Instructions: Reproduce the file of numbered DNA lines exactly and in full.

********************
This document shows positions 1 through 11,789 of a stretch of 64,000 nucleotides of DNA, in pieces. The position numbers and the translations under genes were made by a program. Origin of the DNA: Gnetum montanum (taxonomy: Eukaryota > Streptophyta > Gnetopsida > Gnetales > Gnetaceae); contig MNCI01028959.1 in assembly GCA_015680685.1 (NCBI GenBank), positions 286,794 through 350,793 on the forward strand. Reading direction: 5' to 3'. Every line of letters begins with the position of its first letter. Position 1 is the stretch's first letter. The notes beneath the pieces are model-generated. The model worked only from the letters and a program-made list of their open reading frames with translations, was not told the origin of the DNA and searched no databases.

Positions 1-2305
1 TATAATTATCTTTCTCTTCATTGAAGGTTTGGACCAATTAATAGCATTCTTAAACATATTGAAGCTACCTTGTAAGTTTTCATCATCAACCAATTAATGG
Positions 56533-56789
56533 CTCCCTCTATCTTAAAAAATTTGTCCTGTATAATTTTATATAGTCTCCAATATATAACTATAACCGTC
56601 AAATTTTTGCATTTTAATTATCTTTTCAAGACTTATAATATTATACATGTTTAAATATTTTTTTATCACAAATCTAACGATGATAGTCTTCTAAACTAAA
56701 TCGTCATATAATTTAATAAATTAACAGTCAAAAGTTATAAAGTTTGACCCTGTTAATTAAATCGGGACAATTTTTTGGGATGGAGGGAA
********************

This document shows positions 1 through 11,789 of a stretch of 64,000 nucleotides of DNA, in pieces. The position numbers and the translations under genes were made by a program. Origin of the DNA: Gnetum montanum (taxonomy: Eukaryota > Streptophyta > Gnetopsida > Gnetales > Gnetaceae); contig MNCI01028959.1 in assembly GCA_015680685.1 (NCBI GenBank), positions 286,794 through 350,793 on the forward strand. Reading direction: 5' to 3'. Every line of letters begins with the position of its first letter. Position 1 is the stretch's first letter. The notes beneath the pieces are model-generated. The model worked only from the letters and a program-made list of their open reading frames with translations, was not told the origin of the DNA and searched no databases.

Positions 1-2305
1 TATAATTATCTTTCTCTTCATTGAAGGTTTGGACCAATTAATAGCATTCTTAAACATATTGAAGCTACCTTGTAAGTTTTCATCATCAACCAATTAATGG
Positions 56533-56789
56533 CTCCCTCTATCTTAAAAAATTTGTCCTGTATAATTTTATATAGTCTCCAATATATAACTATAACCGTC
56601 AAATTTTTGCATTTTAATTATCTTTTCAAGACTTATAATATTATACATGTTTAAATATTTTTTTATCACAAATCTAACGATGATAGTCTTCTAAACTAAA
56701 TCGTCATATAATTTAATAAATTAACAGTCAAAAGTTATAAAGTTTGACCCTGTTAATTAAATCGGGACAATTTTTTGGGATGGAGGGAA